Congrats to our June Volunteer of the Month, Olivia! Read our interview with Olivia here:
What first brought you to Big Class?
I'm part of a group called Wildseeds: The New Orleans Octavia Butler Emergent Strategy Collective (phew!), a Black feminist collective which, among many other things, hosts book clubs and writing workshops inspired by the work of visionary speculative fiction writers of color like the late, great Octavia Butler. My friend Mwende joined the staff of Big Class and put out a call to the Wildseeds looking for volunteers.
I'm a writer by passion as well as trade, and I love nothing more than hanging out with young people (the most visionary creators of all!). I worked in schools, outdoor schools, after-school and summer programs all through my teens and 20s, though it had been several years since I'd done anything in that arena besides play with my nieces' and friends' many children. I also freelance, so not only do I have a fairly flexible work schedule, I also spend virtually all my work time alone with my laptop. A mid-afternoon volunteer gig once a week, in a space filled with life, creativity, fun surprises, and the wild, wise voices of young folks was a perfect fit.
What keeps you coming back?
No two days, or groups of kids, at Open Studio are ever alike! The more open format of the program, and the shifting combinations of kids who make their way there day to day, really do allow for a measure of playfulness, freedom, and "emergent strategy" based on the needs of individual kids and the group at any given hour. Ms. Raven and Ms. Mwende do such a phenomenal job of creating a safe, fun "container" for whatever energies and intentions the young folks might be bringing into the space that day, and channeling those into creative practice. Every week I look forward to seeing which kids will be present, how they'll interact with one another, and what will come out of their brilliant, whizzing brains next!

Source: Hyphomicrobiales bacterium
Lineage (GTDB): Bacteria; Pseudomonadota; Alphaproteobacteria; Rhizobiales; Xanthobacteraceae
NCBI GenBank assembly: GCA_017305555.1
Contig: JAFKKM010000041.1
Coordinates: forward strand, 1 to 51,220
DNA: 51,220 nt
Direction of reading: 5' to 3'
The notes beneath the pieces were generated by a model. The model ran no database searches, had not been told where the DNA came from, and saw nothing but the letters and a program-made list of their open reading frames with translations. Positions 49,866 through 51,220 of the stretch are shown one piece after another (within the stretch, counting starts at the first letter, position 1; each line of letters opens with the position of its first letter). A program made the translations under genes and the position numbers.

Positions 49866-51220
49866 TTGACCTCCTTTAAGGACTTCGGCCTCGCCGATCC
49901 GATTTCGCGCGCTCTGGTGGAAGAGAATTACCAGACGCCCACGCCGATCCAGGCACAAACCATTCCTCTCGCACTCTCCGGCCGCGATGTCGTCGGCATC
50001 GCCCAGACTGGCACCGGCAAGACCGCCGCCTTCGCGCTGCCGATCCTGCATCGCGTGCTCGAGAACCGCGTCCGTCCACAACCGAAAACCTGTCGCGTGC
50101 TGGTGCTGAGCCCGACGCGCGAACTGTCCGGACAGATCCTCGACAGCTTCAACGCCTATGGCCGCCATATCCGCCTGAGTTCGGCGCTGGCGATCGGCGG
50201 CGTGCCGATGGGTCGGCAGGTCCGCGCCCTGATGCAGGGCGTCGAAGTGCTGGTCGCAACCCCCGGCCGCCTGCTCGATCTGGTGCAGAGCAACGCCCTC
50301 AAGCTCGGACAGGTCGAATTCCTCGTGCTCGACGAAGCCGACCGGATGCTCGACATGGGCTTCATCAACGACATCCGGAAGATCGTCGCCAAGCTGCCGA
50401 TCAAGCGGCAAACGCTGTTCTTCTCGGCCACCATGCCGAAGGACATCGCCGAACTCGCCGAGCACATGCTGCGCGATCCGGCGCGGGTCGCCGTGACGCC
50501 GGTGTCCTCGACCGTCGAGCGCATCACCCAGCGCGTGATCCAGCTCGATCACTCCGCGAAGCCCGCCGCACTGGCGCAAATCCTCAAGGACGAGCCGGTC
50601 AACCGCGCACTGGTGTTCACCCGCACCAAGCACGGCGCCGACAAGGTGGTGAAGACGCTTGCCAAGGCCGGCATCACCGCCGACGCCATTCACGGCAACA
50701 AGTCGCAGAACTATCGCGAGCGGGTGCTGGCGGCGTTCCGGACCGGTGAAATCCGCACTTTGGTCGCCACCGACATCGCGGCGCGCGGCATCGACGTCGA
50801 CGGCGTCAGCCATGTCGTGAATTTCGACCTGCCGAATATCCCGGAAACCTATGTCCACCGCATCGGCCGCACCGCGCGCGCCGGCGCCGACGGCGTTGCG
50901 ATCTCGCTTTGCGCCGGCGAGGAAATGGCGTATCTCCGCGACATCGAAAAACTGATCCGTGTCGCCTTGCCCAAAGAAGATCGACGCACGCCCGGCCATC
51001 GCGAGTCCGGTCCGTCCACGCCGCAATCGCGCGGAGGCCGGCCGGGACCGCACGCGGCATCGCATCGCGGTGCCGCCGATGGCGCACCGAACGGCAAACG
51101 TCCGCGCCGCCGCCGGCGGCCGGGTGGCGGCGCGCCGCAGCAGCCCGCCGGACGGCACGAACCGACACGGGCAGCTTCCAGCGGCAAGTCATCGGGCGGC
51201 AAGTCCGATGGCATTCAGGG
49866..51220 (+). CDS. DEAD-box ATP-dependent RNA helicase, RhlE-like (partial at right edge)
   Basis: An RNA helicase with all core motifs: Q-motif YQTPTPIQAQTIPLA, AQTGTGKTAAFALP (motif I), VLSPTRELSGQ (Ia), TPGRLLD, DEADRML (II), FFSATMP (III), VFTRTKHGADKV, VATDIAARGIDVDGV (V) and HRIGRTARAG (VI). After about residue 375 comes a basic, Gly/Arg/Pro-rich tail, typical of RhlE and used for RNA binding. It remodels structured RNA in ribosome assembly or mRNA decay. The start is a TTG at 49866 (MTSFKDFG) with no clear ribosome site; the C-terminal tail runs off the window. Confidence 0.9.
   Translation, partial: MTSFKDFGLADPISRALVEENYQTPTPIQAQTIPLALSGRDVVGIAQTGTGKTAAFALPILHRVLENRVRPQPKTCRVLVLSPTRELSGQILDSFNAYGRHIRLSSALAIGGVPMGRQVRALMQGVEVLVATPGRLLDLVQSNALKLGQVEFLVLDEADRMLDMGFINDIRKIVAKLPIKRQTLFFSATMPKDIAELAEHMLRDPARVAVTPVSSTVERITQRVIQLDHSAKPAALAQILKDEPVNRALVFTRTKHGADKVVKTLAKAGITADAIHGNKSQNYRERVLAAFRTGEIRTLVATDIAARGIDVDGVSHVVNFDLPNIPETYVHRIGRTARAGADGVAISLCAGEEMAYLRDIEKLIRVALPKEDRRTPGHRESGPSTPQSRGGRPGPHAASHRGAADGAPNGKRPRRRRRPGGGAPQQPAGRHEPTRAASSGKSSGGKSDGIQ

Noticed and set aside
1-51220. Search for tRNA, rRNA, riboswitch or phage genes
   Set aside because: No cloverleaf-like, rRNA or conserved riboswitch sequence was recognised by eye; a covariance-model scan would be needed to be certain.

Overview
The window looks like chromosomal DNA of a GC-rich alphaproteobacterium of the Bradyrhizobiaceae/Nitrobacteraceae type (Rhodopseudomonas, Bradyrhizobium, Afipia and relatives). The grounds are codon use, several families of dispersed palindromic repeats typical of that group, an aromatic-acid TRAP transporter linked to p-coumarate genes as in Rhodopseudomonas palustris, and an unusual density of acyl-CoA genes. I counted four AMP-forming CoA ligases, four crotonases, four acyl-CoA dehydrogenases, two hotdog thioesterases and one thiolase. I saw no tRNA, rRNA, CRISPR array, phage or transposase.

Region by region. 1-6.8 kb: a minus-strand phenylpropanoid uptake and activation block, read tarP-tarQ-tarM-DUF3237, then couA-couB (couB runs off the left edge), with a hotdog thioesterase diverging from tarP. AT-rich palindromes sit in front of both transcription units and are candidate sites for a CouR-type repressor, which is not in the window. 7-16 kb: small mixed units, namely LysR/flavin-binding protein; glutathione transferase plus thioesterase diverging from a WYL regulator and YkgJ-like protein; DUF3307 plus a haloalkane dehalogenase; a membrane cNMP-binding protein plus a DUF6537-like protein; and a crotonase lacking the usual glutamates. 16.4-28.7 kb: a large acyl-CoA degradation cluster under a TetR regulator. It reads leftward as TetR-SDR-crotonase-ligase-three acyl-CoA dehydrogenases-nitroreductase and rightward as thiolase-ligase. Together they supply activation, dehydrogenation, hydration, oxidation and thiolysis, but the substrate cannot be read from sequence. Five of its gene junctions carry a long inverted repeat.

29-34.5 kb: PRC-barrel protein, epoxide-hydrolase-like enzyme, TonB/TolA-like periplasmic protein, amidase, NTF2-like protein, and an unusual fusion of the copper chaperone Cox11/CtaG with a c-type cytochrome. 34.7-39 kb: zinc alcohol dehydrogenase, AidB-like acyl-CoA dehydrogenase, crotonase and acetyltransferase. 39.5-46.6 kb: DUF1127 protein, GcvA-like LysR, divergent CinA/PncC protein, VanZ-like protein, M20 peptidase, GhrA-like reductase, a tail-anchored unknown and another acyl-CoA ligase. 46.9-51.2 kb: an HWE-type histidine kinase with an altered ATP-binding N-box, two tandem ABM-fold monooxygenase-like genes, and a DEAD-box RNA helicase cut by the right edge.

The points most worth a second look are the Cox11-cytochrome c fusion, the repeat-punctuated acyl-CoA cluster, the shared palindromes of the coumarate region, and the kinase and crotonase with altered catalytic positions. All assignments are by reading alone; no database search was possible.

What are some skills you have that help you out at Big Class?
Listening is a huge one. It's probably the skill that serves me best in life. It also helps that I love doing it, especially with young folks: asking them questions, hearing what they come up with, detecting when their imaginations are taking them someplace different than I've been compelled to guide them, and letting that happen. Just listening, and being present and flexible to what young folks might need from me, is a really important tool.
What are some of the biggest challenges you’ve faced at Big Class?
I travel a bit for work, and I've hated to have to miss a week of Open Studio here and there. Also, I don't know if I'd still be Volunteer of the Month if the deciding factor was kids' actual output of finished written work when they're with me! When I'm with kids, we tend to get caught up in "imagination loops" and not all of what we talk about ends up on the page on that particular day, though I do believe those musing sessions are a key part of the creative process! That's what I tell myself, and them, at least.
What are some great projects you’ve helped with? Tell us the story behind them if you can.
Honestly, every project is great. From trading haikus with one kid to revising an epic fantasy tome with another, to an eye-opening weekend video project with some of the older girls that took me back to being on the brink of teenage -- it has been such a privilege to work with the kids on everything we've gotten the chance to work on together. Also, I live to watch them read their published work, and support one another as emcees and audience members. They radiate with pride -- and as someone who's had the honor of having her words in print fairly frequently, that never goes away!
What are you up to when you’re not volunteering with us?
You can find me at home or in a café with aforementioned laptop, editing and writing stuff about HIV and other health and justice issues; with a pencil and notebook, jotting down ideas and aimless prose; biking around town, skirting potholes; trying to get comfortable driving a car (just got my license five months ago, for the first time in my life!); gazing at the bayou, waiting for a fish to jump (they really do that!); or dreaming up interesting ways to cook greens.